Rights groups protest to mark Gitmo decade
To mark 10 years of military detention at Guantánamo Bay, human-rights groups are organizing events worldwide this week, from rallies to flash mobs to concerts.
The Washington Post
Seattle protestActivists from Amnesty International, Washington State Religious Campaign Against Torture and other groups have scheduled a one-hour protest against the Guantánamo Bay detention facility at 5 p.m. today in front of the Jackson Federal Building, 915 Second Ave.
WASHINGTON — To mark 10 years of military detention at Guantánamo Bay, human-rights groups are organizing events worldwide this week, from rallies to flash mobs to concerts. The detainees are marking the anniversary in quieter fashion, with peaceful demonstrations.
Detainees were planning three days of protests, beginning Tuesday, according to an attorney for a handful of the men. Some were expected to refuse to return to their cells for the four-hour nightly lockdown and attempt to sleep in recreation areas. Others planned to refuse food for three days.
"These peaceful protests are the most eloquent response to the U.S. government's refusal to shutter the prison and its claims that Guantánamo is a normal, state-of-the-art facility," said Ramzi Kassem, a professor of law at City University of New York and counsel to some of the detainees.
The Bush administration flew 20 captives into Cuba on Jan. 11, 2002, the first of nearly 800 men who would be held in a series of camps along the base's coastline. Ten years later, 171 detainees remain at the facility, nearly all held at Camp 6, where they live in communal blocks, and Camp 5, a lockdown facility for detainees judged to be "noncompliant" with the military's detention regime.
Guantánamo detainees have staged numerous protests in the past, including on last year's anniversary, which occurred without incident. There are always a number of hunger-striking detainees, some of whom have been force-fed by the military.
At one point last year, some detainees smeared their cells with feces, a tactic adopted from the Irish Republican Army's "dirty protest" in the late 1970s at the Maze Prison in Northern Ireland.
On the 10-year anniversary, Amnesty International and other groups have organized events across Europe, including the construction of a Guantánamo-like cell in Berlin and the delivery of a giant replica of a detainee to the U.S. Embassy in Madrid.
Critics also are angry over President Obama's Dec. 31 signing of the National Defense Authorization Act, which includes a provision allowing indefinite military detention without trial.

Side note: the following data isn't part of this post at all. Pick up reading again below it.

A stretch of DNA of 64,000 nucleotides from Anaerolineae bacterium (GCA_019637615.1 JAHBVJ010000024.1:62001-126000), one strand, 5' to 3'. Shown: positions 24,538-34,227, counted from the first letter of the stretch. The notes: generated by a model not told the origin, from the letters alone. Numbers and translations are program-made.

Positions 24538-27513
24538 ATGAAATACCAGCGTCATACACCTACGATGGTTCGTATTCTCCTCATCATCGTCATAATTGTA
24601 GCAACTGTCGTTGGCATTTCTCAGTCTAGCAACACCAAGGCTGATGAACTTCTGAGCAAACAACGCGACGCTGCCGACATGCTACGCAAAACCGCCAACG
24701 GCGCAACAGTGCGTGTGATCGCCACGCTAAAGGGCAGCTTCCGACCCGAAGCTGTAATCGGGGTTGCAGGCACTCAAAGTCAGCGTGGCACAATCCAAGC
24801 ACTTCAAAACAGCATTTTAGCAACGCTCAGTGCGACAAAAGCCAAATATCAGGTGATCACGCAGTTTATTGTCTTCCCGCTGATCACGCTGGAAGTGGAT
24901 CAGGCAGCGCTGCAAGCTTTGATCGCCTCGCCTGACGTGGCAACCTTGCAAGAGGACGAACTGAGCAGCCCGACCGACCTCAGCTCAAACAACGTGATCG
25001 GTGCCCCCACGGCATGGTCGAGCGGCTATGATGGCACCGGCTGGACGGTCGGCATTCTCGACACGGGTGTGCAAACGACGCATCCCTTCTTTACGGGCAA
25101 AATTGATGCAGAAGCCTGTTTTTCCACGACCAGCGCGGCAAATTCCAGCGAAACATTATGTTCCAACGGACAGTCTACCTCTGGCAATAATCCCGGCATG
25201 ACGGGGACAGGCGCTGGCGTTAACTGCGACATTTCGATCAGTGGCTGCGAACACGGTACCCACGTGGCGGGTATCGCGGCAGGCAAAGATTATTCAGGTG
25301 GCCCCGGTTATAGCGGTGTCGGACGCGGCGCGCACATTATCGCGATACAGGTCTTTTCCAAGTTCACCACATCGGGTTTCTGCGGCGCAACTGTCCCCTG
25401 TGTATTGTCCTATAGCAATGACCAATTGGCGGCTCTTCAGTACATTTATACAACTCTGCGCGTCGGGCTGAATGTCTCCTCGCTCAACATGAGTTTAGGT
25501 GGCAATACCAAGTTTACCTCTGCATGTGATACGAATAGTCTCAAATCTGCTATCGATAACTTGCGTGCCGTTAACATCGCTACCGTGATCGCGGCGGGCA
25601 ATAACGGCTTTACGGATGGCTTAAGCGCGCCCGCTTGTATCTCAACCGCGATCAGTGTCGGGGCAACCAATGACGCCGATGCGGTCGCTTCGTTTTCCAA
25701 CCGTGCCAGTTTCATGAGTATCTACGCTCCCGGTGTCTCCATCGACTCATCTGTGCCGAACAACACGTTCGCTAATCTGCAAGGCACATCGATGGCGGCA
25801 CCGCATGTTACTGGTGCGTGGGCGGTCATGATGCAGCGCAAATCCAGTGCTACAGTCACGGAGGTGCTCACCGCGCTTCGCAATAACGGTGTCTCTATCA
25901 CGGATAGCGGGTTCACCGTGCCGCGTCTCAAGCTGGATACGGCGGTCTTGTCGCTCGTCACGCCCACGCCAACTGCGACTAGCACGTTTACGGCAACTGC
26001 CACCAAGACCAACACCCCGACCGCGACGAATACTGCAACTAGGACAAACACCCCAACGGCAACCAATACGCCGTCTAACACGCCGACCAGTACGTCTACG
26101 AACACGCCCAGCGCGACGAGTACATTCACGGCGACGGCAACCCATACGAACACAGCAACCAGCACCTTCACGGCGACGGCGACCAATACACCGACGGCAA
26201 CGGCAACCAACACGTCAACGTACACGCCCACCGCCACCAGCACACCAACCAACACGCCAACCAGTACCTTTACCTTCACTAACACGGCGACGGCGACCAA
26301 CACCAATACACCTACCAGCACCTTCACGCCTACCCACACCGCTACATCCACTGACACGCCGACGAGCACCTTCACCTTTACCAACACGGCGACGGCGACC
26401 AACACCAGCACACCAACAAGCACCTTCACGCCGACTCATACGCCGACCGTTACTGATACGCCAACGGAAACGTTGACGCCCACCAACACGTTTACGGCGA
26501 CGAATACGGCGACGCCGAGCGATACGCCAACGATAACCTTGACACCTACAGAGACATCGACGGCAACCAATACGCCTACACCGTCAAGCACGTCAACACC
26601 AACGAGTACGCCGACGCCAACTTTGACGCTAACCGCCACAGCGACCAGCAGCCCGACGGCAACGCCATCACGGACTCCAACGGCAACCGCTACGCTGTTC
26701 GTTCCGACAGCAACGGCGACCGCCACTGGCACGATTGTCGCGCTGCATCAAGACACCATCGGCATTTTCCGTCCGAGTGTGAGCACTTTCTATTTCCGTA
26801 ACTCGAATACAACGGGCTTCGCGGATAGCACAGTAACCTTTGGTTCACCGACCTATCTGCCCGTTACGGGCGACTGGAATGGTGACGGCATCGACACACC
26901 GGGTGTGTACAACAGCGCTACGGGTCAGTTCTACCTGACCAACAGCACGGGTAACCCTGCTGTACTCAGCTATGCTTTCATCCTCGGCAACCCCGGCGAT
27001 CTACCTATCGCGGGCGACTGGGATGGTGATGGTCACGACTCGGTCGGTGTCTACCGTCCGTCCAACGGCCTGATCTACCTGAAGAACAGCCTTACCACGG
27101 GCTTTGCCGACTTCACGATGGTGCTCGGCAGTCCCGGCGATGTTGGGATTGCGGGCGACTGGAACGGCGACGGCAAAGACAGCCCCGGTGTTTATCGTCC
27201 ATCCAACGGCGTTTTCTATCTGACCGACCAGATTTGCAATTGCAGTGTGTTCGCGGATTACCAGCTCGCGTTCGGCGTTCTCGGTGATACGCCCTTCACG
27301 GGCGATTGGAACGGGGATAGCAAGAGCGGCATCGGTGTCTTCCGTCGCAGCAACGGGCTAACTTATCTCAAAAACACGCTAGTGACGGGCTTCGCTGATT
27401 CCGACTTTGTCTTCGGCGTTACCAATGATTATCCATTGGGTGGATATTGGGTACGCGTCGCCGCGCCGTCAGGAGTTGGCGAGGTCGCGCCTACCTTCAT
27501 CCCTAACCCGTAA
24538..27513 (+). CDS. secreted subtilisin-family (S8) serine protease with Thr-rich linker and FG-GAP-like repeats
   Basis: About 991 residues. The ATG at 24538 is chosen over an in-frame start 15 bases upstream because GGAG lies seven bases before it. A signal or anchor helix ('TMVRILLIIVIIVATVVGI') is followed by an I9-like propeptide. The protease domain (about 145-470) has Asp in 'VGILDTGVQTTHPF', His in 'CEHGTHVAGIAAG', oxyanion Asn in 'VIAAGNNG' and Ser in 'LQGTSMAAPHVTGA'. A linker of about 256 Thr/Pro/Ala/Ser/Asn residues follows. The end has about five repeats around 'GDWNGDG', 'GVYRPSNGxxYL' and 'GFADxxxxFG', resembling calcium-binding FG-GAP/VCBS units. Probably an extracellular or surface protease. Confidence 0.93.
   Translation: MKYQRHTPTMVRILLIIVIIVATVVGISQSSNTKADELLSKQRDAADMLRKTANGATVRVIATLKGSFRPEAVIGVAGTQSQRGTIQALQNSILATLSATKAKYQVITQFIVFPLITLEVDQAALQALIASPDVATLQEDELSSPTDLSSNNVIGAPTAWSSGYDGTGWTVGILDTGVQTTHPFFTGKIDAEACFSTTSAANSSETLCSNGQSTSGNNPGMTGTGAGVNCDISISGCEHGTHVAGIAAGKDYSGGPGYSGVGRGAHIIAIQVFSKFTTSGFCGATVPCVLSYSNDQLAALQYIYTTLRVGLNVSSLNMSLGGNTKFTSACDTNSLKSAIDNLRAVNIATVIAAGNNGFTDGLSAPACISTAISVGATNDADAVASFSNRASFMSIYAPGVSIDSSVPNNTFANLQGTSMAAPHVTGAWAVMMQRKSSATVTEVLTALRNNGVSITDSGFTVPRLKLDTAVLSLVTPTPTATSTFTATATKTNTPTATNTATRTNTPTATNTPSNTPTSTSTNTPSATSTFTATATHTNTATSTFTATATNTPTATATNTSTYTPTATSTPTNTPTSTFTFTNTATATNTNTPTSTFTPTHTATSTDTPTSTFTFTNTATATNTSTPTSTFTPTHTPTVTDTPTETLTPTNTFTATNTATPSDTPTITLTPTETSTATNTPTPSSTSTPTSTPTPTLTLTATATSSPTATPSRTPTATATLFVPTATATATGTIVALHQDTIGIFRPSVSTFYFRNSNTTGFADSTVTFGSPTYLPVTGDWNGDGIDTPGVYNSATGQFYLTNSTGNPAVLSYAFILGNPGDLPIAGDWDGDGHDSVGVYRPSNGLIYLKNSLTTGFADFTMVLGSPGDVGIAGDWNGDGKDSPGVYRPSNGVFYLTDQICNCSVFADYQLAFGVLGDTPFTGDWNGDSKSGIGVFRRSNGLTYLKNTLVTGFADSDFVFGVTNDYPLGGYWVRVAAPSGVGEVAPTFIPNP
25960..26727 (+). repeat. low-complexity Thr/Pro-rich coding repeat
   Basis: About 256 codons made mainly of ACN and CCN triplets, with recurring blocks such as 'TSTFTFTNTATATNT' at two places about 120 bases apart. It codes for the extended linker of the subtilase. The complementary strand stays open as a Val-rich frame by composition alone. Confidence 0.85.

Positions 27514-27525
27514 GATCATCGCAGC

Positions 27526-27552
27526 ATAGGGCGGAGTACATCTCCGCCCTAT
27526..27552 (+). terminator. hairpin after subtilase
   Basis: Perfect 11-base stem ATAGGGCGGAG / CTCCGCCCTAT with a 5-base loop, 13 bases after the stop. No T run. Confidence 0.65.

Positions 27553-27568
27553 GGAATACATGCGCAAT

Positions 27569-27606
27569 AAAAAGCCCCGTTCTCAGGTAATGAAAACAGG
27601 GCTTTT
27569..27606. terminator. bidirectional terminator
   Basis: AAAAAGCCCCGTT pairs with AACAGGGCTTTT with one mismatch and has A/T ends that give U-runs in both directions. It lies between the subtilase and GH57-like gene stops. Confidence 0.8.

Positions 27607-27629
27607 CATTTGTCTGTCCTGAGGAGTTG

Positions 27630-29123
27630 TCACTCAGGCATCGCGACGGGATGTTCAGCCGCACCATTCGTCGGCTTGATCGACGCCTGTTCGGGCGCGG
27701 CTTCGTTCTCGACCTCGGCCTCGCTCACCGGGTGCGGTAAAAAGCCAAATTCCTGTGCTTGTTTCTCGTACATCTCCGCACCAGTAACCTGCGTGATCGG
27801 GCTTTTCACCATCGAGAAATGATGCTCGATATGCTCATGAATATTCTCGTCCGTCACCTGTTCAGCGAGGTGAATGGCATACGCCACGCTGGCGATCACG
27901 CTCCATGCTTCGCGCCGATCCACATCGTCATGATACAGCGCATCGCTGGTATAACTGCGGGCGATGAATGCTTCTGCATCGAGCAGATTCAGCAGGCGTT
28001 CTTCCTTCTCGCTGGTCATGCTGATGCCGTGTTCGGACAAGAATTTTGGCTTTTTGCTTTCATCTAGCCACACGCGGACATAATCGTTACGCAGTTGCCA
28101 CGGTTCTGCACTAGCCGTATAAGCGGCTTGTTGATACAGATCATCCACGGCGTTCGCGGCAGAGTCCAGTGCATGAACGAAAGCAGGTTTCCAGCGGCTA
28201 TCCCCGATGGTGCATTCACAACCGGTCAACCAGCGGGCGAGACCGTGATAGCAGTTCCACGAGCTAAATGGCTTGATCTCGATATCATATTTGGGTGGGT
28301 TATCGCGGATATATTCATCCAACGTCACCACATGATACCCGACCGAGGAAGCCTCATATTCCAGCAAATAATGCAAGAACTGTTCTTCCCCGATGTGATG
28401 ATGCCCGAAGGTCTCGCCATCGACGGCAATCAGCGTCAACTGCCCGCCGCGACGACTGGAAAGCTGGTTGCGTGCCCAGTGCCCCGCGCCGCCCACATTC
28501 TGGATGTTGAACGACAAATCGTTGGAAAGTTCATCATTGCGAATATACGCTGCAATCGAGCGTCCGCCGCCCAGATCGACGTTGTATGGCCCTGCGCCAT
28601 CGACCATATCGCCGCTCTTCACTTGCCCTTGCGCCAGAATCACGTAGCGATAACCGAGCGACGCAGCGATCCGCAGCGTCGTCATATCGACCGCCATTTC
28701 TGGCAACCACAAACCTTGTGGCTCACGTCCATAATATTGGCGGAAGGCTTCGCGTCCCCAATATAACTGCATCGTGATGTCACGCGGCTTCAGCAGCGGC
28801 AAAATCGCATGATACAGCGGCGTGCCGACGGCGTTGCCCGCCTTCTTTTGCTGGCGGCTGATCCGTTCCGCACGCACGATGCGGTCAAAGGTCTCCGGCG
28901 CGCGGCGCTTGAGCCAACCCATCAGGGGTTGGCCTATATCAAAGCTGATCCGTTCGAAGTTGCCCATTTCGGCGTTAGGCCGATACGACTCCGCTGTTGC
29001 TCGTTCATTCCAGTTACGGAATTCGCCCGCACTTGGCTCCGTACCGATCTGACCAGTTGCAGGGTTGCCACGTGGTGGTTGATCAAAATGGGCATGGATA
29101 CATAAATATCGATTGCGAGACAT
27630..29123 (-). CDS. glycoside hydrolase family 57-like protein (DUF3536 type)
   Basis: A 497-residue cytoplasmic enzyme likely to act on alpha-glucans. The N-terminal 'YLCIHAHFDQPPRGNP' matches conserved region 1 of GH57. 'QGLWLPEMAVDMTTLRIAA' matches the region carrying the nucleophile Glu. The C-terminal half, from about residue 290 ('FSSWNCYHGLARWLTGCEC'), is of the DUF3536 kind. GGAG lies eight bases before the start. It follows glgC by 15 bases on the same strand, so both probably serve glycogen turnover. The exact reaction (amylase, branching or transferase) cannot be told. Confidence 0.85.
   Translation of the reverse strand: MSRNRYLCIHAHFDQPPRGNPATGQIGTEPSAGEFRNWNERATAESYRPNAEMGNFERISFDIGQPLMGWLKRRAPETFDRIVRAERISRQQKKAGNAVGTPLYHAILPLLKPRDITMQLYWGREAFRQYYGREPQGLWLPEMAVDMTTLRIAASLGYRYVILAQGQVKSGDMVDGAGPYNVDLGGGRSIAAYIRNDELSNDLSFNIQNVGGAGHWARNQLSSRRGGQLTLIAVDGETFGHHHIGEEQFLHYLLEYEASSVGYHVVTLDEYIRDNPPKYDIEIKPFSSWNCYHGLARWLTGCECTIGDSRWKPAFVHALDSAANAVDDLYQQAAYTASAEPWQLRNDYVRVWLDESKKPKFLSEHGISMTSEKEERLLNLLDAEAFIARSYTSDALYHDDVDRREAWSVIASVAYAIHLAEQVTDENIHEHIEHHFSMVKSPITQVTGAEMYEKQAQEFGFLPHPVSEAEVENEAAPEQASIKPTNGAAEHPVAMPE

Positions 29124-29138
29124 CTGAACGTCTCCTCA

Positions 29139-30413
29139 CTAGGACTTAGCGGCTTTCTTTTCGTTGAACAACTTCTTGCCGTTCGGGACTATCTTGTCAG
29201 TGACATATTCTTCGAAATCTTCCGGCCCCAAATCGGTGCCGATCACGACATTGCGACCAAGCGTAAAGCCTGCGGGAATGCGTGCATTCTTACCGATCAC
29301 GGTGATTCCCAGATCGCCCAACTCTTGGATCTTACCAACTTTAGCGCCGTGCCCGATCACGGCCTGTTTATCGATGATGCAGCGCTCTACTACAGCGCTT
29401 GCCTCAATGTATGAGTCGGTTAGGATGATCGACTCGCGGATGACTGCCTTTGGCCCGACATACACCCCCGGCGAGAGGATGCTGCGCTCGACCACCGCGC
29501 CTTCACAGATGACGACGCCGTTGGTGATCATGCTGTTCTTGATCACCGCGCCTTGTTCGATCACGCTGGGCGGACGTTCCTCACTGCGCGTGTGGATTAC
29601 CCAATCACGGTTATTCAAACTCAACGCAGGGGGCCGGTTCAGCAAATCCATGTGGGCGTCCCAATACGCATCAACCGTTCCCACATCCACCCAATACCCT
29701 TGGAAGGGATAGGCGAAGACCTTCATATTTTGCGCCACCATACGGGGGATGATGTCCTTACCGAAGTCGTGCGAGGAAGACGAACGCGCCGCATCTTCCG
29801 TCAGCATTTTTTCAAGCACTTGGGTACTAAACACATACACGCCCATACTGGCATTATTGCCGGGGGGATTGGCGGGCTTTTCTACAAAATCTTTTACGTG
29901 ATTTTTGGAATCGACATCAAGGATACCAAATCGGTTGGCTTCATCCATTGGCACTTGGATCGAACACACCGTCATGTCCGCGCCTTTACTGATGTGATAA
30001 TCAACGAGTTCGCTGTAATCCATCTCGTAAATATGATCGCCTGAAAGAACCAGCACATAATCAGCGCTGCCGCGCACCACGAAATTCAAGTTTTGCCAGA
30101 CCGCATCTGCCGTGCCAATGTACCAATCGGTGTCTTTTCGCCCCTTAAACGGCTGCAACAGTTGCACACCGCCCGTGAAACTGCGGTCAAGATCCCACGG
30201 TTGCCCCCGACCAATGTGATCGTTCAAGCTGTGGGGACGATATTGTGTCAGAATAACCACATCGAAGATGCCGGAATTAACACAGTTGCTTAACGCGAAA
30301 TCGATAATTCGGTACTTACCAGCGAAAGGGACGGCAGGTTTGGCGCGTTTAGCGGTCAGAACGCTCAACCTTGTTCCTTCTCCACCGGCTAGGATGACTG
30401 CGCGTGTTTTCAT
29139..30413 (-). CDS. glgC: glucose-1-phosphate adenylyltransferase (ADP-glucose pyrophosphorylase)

"Guantánamo has infected everything it has touched," said Tom Parker, Amnesty International USA policy director for counterterrorism and human rights. "We mark this dismal anniversary knowing with a heavy heart that despite President Obama's election promise to close the facility it will begin its 10th year of operation more deeply entrenched in U.S. life than ever."
A demonstration outside the White House, to be followed by a march to the Supreme Court, also is planned Wednesday.
Camp 5 detainee Shaker Aamer, a Saudi citizen who was formerly a British resident, said he and other prisoners were "very grateful for this expression of solidarity by Americans with the prisoners at Guantánamo and their families," according to Kassem, his attorney.
White House spokesman Jay Carney said Monday that Obama still wants to close Guantánamo because "it's the right thing to do for our national-security interest," a view he says is shared by senior members of the military. He noted President George W. Bush and Arizona Sen. John McCain, while running for president in 2008, also supported closing the prison.
"The commitment that the president has to closing Guantánamo Bay is as firm today as it was during the campaign," Carney said. "... I think this is a process that faces obstacles that we're all aware of, and we will continue to work through them."
Congress has prevented the administration from transferring detainees into the United States for trial, and effectively has halted the transfer of detainees to third countries, even those cleared for release by a Justice Department-led interagency task force. No has been transferred out of Guantánamo in a year, and the Pentagon's general counsel has described the conditions imposed by Congress as "onerous."
Of the 171 detainees remaining at Guantánamo, 59 have been cleared for transfer. The administration also determined that an additional 30 Yemenis could be repatriated if conditions improve in their homeland.
Washington Post researcher Julie Tate contributed to this report. Information from The Associated Press also is included.